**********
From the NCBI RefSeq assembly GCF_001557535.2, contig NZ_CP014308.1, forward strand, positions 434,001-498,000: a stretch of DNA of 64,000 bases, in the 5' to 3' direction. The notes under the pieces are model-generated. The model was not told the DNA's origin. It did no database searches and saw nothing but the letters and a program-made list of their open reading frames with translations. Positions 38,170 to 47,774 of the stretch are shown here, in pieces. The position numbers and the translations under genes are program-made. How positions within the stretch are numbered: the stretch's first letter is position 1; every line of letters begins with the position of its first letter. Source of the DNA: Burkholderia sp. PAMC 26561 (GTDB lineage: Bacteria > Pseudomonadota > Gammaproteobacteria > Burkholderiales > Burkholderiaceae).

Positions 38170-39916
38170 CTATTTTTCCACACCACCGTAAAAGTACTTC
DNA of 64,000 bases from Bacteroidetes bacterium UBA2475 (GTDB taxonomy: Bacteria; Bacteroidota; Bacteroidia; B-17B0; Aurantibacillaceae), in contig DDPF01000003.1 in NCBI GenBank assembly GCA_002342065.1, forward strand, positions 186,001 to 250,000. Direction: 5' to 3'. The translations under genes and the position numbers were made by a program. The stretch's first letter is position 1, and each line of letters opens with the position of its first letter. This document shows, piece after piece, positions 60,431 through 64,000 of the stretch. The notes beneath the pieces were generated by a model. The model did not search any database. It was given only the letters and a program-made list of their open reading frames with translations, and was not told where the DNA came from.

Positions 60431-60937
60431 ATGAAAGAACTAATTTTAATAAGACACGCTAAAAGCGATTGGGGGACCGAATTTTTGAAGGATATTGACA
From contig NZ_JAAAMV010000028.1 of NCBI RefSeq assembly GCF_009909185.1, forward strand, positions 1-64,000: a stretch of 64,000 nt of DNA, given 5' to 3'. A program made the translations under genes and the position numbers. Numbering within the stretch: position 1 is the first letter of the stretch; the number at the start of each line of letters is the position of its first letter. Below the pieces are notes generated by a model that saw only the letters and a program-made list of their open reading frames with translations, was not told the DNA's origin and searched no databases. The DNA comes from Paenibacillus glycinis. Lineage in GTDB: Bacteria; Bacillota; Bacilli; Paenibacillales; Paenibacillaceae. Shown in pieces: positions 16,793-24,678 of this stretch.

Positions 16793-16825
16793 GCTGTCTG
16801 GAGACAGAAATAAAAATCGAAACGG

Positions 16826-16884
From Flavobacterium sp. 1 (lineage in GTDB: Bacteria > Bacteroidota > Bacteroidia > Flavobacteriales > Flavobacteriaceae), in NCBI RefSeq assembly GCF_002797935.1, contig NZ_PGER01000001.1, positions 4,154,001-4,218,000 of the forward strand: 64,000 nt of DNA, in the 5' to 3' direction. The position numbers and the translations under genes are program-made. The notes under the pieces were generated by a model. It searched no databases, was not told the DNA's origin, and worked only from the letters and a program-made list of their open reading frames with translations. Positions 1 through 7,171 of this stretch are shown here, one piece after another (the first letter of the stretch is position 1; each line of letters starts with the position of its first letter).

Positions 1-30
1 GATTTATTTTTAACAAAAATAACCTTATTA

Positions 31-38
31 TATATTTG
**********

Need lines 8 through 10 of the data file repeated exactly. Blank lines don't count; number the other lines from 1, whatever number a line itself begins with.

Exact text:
Positions 16793-16825
16793 GCTGTCTG
16801 GAGACAGAAATAAAAATCGAAACGG